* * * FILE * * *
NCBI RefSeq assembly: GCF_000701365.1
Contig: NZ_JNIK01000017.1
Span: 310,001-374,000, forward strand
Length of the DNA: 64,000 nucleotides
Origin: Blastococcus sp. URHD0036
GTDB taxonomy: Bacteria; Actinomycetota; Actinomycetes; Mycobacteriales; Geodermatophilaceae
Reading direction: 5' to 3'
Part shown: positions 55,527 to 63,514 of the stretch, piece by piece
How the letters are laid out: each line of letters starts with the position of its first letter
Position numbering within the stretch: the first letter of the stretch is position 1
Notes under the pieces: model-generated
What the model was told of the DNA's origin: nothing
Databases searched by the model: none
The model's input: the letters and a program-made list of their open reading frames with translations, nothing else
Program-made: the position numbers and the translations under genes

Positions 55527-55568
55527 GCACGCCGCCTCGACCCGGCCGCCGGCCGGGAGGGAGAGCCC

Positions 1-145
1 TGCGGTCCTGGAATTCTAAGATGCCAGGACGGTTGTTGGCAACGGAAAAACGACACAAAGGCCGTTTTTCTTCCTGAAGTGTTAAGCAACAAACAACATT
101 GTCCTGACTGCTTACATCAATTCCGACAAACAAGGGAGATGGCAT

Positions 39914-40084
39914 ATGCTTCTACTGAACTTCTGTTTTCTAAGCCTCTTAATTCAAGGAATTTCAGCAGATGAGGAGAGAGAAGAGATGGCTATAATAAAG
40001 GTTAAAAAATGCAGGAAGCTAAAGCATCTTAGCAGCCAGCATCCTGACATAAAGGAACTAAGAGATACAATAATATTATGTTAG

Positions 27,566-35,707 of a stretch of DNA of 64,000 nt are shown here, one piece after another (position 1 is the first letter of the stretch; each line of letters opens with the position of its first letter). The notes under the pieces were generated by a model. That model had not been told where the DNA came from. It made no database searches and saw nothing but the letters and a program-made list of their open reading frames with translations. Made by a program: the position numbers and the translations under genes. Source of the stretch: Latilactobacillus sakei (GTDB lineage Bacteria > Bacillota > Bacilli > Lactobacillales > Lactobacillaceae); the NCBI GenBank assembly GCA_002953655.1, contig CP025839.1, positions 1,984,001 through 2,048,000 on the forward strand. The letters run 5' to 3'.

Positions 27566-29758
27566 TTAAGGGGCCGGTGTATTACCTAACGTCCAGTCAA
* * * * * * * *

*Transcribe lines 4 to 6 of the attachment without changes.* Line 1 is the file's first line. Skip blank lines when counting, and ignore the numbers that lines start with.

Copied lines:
Length of the DNA: 64,000 nucleotides
Origin: Blastococcus sp. URHD0036
GTDB taxonomy: Bacteria; Actinomycetota; Actinomycetes; Mycobacteriales; Geodermatophilaceae